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Easter baby names

Have you ever wondered how the bunny rabbit came to be associated with Easter and how the connection became so entrenched?  Well, it relates more to pagan folklore than Christian iconography, dating back to 13th century Germany and worship of the Teutonic deity Eostra, the goddess of spring and fertility, who was honored by feasts on the Vernal Equinox.  Her symbol was the rabbit, because of the animal’s fecundity.  Which just might inspire you to consider a famous bunny’s name for your Easter baby.  These range from the classic to the comical.

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Classic Girl Names: Alexandra the Great

alexandra

By Linda Rosenkrantz

The other day we took a look at all the boys’ names in the Alexandrian clan, now we move on to the girls. Here we find 11 direct descendants on the Social Security list. The big surprise is that Alexandra, the direct feminization of Alexander, does not come first, but is superseded by a unisex offshoot. And it’s not Alex!

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Alexander names

By Linda Rosenkrantz

There are several girls’ names—Mary, Margaret, Elizabeth, Katherine—that have spawned copious numbers of female variations and nicknames, as have boys like John and William, but there is one name whose progeny has embraced both genders, and that name is Alexander.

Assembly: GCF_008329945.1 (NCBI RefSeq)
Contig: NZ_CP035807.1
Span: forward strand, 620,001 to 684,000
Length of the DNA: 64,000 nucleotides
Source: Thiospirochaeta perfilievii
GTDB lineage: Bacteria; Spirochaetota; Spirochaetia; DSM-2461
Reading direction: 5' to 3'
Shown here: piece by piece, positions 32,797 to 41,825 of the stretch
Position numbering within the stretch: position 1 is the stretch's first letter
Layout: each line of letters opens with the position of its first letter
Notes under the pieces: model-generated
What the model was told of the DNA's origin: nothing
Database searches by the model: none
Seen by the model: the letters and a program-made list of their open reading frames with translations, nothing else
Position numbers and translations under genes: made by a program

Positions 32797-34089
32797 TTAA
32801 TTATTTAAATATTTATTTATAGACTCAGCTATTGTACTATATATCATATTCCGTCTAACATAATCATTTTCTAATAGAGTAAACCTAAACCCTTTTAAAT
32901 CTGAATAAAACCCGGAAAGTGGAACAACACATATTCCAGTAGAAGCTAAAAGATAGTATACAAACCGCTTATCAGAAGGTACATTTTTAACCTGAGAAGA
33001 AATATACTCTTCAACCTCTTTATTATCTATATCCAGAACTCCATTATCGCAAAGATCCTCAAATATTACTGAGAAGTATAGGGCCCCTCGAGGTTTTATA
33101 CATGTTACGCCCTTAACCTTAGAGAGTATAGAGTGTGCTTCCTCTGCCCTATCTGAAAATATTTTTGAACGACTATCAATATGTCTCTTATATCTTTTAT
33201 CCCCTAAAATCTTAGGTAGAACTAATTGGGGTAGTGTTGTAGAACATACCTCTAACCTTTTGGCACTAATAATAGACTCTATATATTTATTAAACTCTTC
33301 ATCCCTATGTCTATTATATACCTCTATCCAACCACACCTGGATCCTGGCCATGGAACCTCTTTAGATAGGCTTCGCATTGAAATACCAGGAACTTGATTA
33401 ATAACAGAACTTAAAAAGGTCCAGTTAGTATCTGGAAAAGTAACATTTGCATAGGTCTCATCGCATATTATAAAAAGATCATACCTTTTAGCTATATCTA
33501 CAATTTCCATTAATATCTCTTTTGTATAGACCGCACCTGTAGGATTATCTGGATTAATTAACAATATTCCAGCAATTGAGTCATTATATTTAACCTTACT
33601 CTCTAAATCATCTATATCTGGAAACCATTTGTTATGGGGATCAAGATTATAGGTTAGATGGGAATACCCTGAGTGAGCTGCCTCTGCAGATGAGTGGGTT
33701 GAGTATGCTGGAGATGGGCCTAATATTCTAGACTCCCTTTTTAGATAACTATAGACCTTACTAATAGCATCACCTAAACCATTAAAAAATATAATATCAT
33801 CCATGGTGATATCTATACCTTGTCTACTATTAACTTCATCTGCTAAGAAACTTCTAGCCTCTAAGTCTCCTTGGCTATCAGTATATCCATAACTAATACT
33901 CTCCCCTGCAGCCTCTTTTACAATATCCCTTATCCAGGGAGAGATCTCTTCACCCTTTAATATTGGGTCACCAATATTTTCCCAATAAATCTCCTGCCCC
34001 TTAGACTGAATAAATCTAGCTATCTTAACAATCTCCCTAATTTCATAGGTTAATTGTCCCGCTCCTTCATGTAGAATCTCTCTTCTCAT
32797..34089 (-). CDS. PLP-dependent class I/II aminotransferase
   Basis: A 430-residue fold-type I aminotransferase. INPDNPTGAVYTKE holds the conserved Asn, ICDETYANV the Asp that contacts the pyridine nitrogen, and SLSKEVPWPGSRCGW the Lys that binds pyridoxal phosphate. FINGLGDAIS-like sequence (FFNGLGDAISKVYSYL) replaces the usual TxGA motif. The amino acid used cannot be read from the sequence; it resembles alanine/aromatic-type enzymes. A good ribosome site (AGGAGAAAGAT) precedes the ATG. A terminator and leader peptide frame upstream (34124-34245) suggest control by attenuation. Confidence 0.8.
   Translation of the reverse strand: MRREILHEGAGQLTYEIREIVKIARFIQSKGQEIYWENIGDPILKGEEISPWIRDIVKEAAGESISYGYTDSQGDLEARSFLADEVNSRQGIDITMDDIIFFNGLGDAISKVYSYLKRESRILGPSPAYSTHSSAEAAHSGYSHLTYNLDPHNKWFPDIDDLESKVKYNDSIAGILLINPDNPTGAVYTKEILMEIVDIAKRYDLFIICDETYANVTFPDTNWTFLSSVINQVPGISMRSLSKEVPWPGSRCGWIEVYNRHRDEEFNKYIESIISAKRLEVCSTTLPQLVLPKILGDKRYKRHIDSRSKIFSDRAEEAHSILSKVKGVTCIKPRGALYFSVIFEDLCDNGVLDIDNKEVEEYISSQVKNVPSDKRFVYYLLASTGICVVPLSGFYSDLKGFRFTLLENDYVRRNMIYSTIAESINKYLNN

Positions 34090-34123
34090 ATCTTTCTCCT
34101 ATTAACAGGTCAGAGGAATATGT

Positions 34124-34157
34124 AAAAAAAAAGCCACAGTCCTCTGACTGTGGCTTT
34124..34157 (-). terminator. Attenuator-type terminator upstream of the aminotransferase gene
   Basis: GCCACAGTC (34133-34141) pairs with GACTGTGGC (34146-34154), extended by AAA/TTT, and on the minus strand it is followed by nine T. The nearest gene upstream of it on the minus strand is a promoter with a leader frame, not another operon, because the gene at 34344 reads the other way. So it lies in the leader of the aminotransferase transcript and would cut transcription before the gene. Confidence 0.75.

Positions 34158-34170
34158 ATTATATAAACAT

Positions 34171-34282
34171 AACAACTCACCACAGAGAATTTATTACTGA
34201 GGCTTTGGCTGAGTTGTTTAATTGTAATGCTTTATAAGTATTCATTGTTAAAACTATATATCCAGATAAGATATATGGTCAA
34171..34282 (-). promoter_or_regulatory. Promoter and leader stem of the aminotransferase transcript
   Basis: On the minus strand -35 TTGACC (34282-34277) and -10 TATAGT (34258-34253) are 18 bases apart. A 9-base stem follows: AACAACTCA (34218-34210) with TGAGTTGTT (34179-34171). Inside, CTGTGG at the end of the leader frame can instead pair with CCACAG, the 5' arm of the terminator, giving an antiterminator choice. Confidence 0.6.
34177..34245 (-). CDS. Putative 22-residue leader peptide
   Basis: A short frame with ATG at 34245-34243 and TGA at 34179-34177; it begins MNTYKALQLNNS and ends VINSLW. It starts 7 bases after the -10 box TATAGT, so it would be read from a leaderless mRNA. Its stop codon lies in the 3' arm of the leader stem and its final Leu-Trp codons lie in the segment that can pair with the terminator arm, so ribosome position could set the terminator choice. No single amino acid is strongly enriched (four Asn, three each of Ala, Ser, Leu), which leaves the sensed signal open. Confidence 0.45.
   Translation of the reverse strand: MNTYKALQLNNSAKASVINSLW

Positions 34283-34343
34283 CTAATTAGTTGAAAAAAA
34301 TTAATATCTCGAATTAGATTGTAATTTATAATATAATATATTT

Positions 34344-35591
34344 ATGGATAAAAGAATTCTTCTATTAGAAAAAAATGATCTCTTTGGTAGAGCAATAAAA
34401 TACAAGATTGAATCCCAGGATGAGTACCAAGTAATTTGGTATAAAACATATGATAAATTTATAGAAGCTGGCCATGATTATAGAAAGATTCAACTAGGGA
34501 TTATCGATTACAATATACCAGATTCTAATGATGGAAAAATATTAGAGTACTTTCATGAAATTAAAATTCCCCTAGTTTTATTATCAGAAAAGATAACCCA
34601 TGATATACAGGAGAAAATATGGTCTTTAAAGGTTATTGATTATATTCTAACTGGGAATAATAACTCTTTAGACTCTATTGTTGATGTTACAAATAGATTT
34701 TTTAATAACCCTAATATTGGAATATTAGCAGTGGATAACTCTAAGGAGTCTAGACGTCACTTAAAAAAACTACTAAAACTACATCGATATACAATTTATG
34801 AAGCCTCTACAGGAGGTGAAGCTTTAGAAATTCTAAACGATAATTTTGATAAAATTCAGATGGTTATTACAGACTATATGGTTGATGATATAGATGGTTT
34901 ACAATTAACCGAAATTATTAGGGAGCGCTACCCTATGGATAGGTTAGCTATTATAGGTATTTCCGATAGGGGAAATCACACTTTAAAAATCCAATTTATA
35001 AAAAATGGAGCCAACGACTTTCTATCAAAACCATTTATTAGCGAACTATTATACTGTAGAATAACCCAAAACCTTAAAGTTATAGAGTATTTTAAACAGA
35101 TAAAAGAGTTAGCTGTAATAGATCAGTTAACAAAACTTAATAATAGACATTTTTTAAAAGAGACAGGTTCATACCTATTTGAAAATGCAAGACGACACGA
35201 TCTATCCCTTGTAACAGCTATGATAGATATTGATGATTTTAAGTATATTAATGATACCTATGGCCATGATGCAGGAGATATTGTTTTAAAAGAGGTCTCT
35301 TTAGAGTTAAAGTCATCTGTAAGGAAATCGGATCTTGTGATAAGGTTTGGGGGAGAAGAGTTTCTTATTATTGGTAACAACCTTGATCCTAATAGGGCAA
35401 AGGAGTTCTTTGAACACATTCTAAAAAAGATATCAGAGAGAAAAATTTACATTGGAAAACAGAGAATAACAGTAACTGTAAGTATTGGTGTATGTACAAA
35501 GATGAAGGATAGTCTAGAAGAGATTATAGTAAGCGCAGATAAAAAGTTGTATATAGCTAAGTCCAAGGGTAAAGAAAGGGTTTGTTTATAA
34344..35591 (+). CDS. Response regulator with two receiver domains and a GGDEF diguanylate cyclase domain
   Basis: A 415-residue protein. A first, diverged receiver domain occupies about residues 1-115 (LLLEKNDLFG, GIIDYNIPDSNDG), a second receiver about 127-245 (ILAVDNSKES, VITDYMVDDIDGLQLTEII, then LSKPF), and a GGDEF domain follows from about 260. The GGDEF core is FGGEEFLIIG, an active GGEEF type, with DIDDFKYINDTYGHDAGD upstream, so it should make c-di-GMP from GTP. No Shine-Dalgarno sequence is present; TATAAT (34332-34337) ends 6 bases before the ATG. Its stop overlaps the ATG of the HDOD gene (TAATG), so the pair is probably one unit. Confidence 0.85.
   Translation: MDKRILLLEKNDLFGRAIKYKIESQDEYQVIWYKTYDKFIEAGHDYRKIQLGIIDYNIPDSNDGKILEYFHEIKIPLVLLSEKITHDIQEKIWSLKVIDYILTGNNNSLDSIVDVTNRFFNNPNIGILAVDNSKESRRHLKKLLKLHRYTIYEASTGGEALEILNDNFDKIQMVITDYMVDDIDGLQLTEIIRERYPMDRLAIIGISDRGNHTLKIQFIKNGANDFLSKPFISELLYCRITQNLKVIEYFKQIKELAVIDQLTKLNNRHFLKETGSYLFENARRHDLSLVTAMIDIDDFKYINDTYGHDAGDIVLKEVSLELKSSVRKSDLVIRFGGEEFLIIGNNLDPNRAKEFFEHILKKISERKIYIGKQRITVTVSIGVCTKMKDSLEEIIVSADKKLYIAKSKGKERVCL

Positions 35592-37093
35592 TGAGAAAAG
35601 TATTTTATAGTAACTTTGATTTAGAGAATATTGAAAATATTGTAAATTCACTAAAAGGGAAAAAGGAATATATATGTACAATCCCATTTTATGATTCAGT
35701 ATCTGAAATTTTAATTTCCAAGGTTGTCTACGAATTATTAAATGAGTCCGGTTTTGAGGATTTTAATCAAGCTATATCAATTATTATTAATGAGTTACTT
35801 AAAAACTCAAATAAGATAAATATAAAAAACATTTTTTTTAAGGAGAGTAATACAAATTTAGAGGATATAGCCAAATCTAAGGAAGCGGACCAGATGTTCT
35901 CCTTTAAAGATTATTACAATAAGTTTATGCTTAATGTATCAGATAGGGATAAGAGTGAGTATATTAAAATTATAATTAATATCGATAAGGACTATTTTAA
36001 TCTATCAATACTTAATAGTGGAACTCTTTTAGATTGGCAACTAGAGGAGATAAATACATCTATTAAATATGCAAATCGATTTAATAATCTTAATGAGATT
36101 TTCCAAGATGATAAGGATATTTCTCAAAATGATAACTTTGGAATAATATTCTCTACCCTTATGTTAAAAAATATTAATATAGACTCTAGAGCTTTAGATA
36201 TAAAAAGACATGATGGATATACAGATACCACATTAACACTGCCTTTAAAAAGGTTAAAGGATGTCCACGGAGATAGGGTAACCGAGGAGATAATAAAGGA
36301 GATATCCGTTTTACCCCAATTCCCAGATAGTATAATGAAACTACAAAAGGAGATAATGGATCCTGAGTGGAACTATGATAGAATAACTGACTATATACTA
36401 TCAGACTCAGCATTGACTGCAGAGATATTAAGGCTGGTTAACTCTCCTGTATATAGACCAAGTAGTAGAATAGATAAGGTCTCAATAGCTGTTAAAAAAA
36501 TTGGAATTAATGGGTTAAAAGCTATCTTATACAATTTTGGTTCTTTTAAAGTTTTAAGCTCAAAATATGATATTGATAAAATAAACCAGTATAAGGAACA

In 2013, there were 19 forms of Alexander on the Social Security list—almost split between boys and girls, and that doesn’t count names like the Scottish Alistair, which was Number 181 on Nameberry, or newcomer nicknames Xan and Zan.   Enough for a two-part blog. Today, it’s gentlemen first.

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Knightly Names of Camelot

Camelot names

By Linda Rosenkrantz

The legends of King Arthur and the Knights of the Round Table represent the essence of chivalry and romantic love. And the names in those tales conjure up images of knights in shining armor, ethereal medieval ladies, the court of Camelot and the heroic quest for the Holy Grail.

These legends have existed for over a thousand years, interpreted by countless writers and poets, including Geoffrey of Monmouth, Crétien de Troyes, Sir Thomas Malory, and Alfred Lord Tennyson and have persisted through such modern interpretations as T. H. White’s The Once and Future King, the basis of the stage musical Camelot, countless films, including the spoof Monty Python and the Holy Grail, and numerous TV shows.

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The New International Names

international baby names

By Linda Rosenkrantz

There was a time when the top baby name lists of different countries reflected their own distinctive native cultures. When John and Mary headed those of most English-speaking countries, just as Giovanni and Maria and Juan and Maria and Jean and Marie et al were in first place elsewhere.

But that has changed. With the homogenization of culture in general, with an increase in international travel, the spread of the internet and global audiences watching the same TV shows, we are no longer surprised to find the Irish appellation Liam ranking high on the list in Switzerland or the Old Testament Ethan suddenly Number 3 in Monaco. This is a moment when certain names, often in a variety of indigenous forms, are spreading epidemically across the world.

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